It is too early to know for sure if 21-year-old Jordan Morris is America’s Next Great Player (remember Freddy Adu?).
What we do know is that his decision to turn down Bundesliga club Werder Bremen to play for his hometown Seattle Sounders last week was a great coup for Major League Soccer. Anytime an elite American player chooses to stay on U.S. soil rather than go overseas is another notch of validation for domestic leagues.
Of course, there will be skeptics who say, as they did about Landon Donovan, that Morris took the easy way out by staying in America, that to truly test himself and reach his full potential, he needs to test himself daily against top players in Europe.
U.S. coach Jurgen Klinsmann certainly has been beating that drum since he took over. In fact, he set up a 10-day trial with Werder Bremen for Morris and urged him to go and see what it’s like. Morris obliged, played very well, impressed coaches, but in the end picked what was more familiar.
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At Werder Bremen he would have faced great competition, including the likes of Bayern Munich, but he’d have been just another prospect. The club is in danger of relegation, so his salary might have dropped and his star dimmed if the team moved down. In Seattle, he will be treated like the golden child and given plenty of playing time during which to better his game. He also will earn $675,000 over the next three years — $225,000 per year.
This one was a no-brainer and shouldn’t come as a huge shock. After all, the Sounders had been courting Morris since middle school.
The Mercer Island native grew up following the Sounders from their USL days because his father was, and still is, the team doctor. He left his youth club to join the Sounders Academy team in 2012, scored 28 goals in 32 games and accepted a full scholarship from Stanford.
He played through his junior season at Stanford, led the Cardinal to its first men’s soccer national championship and won the Hermann Trophy, the soccer equivalent to the Heisman.
Klinsmann and his staff took notice and last April called him into camp. He became the first college player since 1999 to play for the U.S. team. He has played seven matches with the national team and scored the winning goal against Mexico.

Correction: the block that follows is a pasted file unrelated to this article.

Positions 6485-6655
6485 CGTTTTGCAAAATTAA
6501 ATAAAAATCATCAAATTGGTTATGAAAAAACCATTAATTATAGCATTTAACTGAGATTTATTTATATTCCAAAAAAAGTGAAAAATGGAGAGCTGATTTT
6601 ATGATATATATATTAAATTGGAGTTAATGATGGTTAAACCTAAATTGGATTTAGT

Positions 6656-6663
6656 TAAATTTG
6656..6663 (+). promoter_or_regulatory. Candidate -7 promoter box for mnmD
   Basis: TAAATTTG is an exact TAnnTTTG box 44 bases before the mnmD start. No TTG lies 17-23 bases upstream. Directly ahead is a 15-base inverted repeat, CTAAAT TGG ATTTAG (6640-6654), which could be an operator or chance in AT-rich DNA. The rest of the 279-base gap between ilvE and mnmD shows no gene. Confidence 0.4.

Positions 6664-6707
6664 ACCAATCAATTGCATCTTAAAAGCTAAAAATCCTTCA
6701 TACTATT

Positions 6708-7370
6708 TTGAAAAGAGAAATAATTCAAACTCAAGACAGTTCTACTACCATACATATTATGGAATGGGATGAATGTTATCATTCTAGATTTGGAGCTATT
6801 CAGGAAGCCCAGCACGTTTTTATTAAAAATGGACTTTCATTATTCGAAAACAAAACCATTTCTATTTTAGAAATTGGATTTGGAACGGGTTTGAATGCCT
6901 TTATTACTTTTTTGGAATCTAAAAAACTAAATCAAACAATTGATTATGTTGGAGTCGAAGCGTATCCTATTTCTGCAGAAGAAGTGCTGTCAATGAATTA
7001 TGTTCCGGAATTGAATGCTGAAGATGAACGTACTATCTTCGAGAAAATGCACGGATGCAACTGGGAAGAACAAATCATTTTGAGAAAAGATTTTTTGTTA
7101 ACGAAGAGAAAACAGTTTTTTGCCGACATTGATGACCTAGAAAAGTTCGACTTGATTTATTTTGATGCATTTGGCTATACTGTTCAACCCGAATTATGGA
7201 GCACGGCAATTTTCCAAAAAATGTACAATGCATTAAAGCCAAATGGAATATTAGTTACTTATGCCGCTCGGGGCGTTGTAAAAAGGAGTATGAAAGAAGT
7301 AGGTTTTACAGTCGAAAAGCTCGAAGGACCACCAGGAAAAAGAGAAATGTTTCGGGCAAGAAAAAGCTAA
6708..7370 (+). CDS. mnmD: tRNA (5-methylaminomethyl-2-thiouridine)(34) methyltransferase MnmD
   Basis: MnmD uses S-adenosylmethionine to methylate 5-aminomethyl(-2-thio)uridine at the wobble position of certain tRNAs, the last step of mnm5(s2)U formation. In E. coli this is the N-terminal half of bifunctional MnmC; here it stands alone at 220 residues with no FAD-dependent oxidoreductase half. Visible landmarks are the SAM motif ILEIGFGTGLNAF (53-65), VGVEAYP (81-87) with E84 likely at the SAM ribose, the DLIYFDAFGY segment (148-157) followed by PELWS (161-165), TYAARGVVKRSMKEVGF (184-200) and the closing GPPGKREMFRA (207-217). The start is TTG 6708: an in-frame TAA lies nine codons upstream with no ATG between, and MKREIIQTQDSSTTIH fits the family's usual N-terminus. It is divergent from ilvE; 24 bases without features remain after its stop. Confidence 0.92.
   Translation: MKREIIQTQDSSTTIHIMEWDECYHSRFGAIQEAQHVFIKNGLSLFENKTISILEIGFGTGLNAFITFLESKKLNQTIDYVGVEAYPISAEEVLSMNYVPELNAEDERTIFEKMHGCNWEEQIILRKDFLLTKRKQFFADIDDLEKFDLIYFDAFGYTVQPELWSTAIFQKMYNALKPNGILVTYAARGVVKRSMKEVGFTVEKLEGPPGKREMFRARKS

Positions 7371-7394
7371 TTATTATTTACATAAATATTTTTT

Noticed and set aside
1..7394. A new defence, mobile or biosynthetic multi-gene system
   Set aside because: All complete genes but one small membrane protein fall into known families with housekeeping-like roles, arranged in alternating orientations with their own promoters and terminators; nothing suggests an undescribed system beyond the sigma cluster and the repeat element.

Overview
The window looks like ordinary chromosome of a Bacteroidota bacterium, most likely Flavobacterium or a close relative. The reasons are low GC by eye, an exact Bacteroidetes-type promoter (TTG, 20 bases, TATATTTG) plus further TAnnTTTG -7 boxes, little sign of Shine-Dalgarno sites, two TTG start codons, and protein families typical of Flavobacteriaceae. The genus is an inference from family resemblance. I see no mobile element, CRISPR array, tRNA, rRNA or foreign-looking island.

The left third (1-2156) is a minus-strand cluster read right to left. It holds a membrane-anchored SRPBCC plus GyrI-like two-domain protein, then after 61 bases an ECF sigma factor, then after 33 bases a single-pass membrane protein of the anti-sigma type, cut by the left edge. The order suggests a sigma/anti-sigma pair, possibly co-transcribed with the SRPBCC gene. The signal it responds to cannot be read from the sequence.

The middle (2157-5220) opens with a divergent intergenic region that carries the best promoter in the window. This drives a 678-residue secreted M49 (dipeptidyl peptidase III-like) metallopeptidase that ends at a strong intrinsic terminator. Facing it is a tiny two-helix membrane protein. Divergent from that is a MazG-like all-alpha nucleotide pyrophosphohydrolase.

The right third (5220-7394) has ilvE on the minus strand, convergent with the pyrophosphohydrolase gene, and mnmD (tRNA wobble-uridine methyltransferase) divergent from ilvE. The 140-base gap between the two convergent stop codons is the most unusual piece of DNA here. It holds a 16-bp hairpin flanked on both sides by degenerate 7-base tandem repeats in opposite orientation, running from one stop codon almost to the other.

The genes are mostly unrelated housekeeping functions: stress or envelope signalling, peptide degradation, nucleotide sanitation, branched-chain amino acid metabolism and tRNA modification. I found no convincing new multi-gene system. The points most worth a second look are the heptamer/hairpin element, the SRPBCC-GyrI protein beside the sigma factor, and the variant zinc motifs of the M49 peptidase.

Much to the delight of the crazed green-scarved Sounders fans, Morris said Seattle was where his heart was all along.
“In talks with Jurgen and [U.S. U-23 coach] Andi [Herzog], they helped set up that trial there [in Germany],” Morris said. “I knew I wanted to come home. It was a cool experience, but it reaffirmed my desire to play at home and in front of 45,000 fans at CenturyLink [Field]. It was a cool experience, but I’m more than excited to be at home.”
Klinsmann told ESPN FC that he supports Morris’ decision.
“I’m thrilled that Jordan decided to go pro; this is the really important decision,’’ Klinsmann said. “And I’m thrilled with the Sounders, that he goes into an environment that he knows, that he feels comfortable with and that he feels now that ‘at this specific point in time, this is the best move for me.’ He feels he’s not ready for Europe. He feels the next big step for him is the Sounders, where he knows everybody, and for us it’s great because the moment he steps now on the training field he’s in a professional environment. That’s good.”
Sounders general manager Garth Lagerwey (yes, the same guy who played goalkeeper for the Miami Fusion) insists that despite the hype surrounding the signing in Seattle last week, the club will not burden Morris with unrealistic expectations.
“I was in [Washington] D.C. when they announced Freddy Adu, and I refuse to make Jordan a symbol or a pawn,” Lagerwey said.
That said, the team promoted the signing by having Morris stand atop the Space Needle with a team scarf over his head, and then blasted out that image alongside an image of Lionel Messi atop the Space Needle with a team scarf over his head. Surely, they didn’t mean to imply that Morris is Messi-like. But putting their photos side by side does send a clear message: This kid is a Really Big Deal.
Donovan piped up on Twitter: “He may have a better chance at a successful career if you don’t compare him to Messi the day he signs.’’
Hard to argue.
Strikers get a sponsor
The Fort Lauderdale Strikers’ jerseys will look a little different this coming season. They will include a yellow stripe across the front with the word Guaraviton in black. That is the name of a Brazilian energy drink, and the company on Friday was announced as a title sponsor for the Strikers.
The beverage company is using the NASL team to help introduce its product in the United States, and the team will get exposure in Brazil with the partnership. Brazilian legend and Strikers co-owner Ronaldo was in town and attended the news conference at Gulfstream Park.
EPL: Leicester City (47), Manchester City and Arsenal (44), Tottenham (42), Manchester United (37)
La Liga: Barcelona (48), Atletico Madrid (47), Real Madrid (43), Villarreal (41), Celta Vigo (34)
Serie A: Napoli (44), Juventus (42), Inter (40), Fiorentina (38), AS Roma (35)
Bundesliga: Bayern Munich (49), Dortmund (41), Hertha Berlin (33), Monchengladbach (29), Bayer Leverkusen (28)
Ligue 1: PSG (60), Nice and Monaco (36), Rennes and Angers (34), Caen (33)
On the Tube
Sunday: Everton vs. Swansea City (8:25 a.m., NBCSN), Atletico Madrid vs. Sevilla (9:55 a.m., BEINÑ), Arsenal vs. Chelsea (10:55 a.m., NBCSN).